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The Days Ahead:
More earnings. China GDP for Q4 2017.
Oh boy. We i) had a rumor that China was planning to sell U.S. Treasuries, (not likely) ii) that the White House will use the State of the Union to withdraw from NAFTA (could happen) iii) that rates would rise faster than expected (no, again) that iv) the Cyclically Adjusted Price Earnings (CAPE) ratio was heading off the charts and that v) a correction was imminent (probably not). Oh and JP Morgan kicked off an earning season with the news they lost $143m to a single client (true but that's around 6% of quarterly net income, so, meh).
But S&P 500 ended up near a record high again. It’s up 4% this year and 22% over the last 12 months. European and Japanese markets are up by even more, helped by dollar weakness. It’s all a combination of the U.S. tax changes, global growth and highly predictable and easy monetary policy (especially overseas). This is an ongoing trend. Remember the S&P 500 earnings grew 14% in Q1 of 2017, 1% in Q2, 6% in Q3 (hurricanes) and are reporting now for Q4 where the estimate is 11%. Elsewhere:
1. Bond Bears About:
Two people (Gundlach and Gross) who don't agree on much announced that the bull market in bonds was mostly over and that if the 10-Year Treasury closed above 2.63% (yes, accurate to two decimal points), then look out.
Why so urgent? Well, it’s mostly because of this:
Without belaboring the point, this basically says that some moving averages and technical breaks (not all shown here) mean that 2.6% is a key level. Throw in some tightening from the Fed, overseas central banks and a rumor, later denied, that China is about to reduce its $1.1 trillion of Treasuries (about 8% of the total) and we saw plenty of scare stories on bonds. But wait:
- We don't believe there’s a “normal” rate for the 10-Year Treasury. It ranged from 5% to 15% for 20 years after 1970 . Before that, the range was 2% to 6%. Since then, 1.5% to 6%. The rate reflects growth, inflation and monetary policy and there’s no evidence of what a normal rate should be.
- It makes little sense to use a long-term moving average (whether it’s a 100 months, as above, or 100 days) and then say it’s undone by two trading days. Big and long-term money simply doesn't move that fast.
- We'd point to the many times we've discussed the low growth of the labor force, low productivity, low wage growth and an increasing dependency ratio (the ratio of employed to retired workers), as evidence of a slow growth slow inflation economy.
- Sure, some short-term pressures will affect the CPI and exhibit 1 right now is energy, with oil up 25% over the last year. It's about 10% of the CPI and meant the latest inflation print was 2.1%.
- The demand for long-term Treasuries seems pretty high and above the supply level (the Treasury is funding more at the short end).
- As long as China runs a trade surplus with the U.S., and it’s currently around $350bn, the only place they can put the money is into Treasuries. Yes, they can invest in the U.S. or buy stuff but those deals don't seem ever to be approved.
We could go on. But bottom line is that while the 2-Year Treasury rose above 2% last week for the first time in 2008, the curve just kept getting flatter and we don't see that changing.
What does all that mean? Long-term bonds are still a good bet, especially Treasuries where we don't have to worry about credit.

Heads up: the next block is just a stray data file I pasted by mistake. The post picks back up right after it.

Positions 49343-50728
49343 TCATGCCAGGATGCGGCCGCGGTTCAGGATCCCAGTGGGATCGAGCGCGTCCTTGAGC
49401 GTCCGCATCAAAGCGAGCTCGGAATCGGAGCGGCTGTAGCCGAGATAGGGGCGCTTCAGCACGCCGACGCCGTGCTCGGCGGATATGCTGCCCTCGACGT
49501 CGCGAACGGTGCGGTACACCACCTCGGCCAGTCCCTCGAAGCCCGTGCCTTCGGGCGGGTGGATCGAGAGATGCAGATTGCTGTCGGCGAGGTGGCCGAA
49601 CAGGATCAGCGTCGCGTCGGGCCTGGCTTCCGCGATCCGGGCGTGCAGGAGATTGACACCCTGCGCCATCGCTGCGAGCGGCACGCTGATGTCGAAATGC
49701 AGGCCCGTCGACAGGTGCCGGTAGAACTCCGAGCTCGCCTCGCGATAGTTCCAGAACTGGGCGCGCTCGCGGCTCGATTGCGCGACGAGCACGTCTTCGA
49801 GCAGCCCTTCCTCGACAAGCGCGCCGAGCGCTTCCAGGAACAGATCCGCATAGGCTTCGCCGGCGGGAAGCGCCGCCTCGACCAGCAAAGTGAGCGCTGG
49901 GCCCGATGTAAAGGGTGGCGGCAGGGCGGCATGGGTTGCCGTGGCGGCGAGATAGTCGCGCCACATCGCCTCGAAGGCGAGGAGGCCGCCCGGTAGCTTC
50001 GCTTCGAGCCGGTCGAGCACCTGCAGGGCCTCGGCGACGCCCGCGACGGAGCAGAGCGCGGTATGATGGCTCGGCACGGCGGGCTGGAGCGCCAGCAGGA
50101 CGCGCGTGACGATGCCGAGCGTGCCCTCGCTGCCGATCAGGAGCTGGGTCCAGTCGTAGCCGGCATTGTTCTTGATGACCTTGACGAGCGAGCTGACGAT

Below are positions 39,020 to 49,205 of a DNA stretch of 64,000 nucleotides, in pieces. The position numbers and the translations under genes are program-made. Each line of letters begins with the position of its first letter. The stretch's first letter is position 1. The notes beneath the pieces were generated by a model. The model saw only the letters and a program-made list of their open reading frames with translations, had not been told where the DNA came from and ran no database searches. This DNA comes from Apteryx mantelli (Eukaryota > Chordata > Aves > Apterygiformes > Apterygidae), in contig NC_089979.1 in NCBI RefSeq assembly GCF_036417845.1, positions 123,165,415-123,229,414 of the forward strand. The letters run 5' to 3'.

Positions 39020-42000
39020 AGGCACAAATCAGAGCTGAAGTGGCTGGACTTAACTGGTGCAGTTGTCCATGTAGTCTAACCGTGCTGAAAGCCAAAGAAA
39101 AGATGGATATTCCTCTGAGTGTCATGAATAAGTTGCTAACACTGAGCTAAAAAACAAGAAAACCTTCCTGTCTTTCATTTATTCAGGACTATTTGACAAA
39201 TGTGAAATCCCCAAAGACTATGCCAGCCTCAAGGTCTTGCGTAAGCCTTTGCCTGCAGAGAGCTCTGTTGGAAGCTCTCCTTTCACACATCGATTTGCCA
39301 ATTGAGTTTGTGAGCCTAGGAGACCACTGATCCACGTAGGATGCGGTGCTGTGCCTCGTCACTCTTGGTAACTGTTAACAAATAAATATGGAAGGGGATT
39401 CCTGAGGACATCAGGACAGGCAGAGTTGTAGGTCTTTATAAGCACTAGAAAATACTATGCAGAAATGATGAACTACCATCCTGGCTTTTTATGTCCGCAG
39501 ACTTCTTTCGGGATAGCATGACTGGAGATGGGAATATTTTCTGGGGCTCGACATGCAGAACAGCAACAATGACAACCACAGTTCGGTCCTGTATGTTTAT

2. Should We Worry about Warren?
No. We saw an interesting break on Berkshire Hathaway (BRK.A) last week. The “A” shares ran over $300,000 and on Friday traded at $314,000. To put that in perspective remember the stock has never split and is, by far, the most expensively priced stock in the market. The next largest is Priceline at $1,900 and Amazon close behind at $1,300. One reason BRK has never split is to highlight how far the stock has come. The earliest price we found is from 1976 when it was $67. So, that’s a return with so many digits that it's easier to think of as if you had invested $25,000 in one share, you would now be worth a cool $117m.
It’s outperformed the S&P 500 by so much the charts aren't even fair. So let’s look at it against Apple, our favorite phone company.
Yes, it’s time point dependent. But our point is that well-managed businesses, given time to grow can make for spectacular returns. We've always liked the growth in book value of the company, which is pretty much unbroken for 30 years. Mr. Buffet has always said he will buy the stock if it trades below 120% of the book value, something, he says, is hard to do. Today it’s around 160% against a long-term average of 150%. To us, that offers some protection.
Anyway, last week, BRK broke with a long tradition of not announcing any successor by naming two vice-chairmen, one from the reinsurance business and the other from the energy side. The market trusts both and we’re pretty certain that either will keep the company intact and that its core businesses (BNSF, GEICO, General Re and Precision Castparts) will do very well in cyclical growth. It also currently pays a 27% corporate tax rate so the new 20% rate will grow EPS by 11%.
Bottom Line: Earnings start up in earnest and we’re looking for CEO commentaries on taxes and growth. Expect more bond scare talk but much of the price action is seasonal. We expect a 2.5% to 2.7% range for a few months more.
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Startups (but not incumbent companies) sensitive to corporate tax rates
Fox business news
JP Morgan lost $143m on a single client (p3)
--Christian Thwaites, Brouwer & Janachowski, LLC
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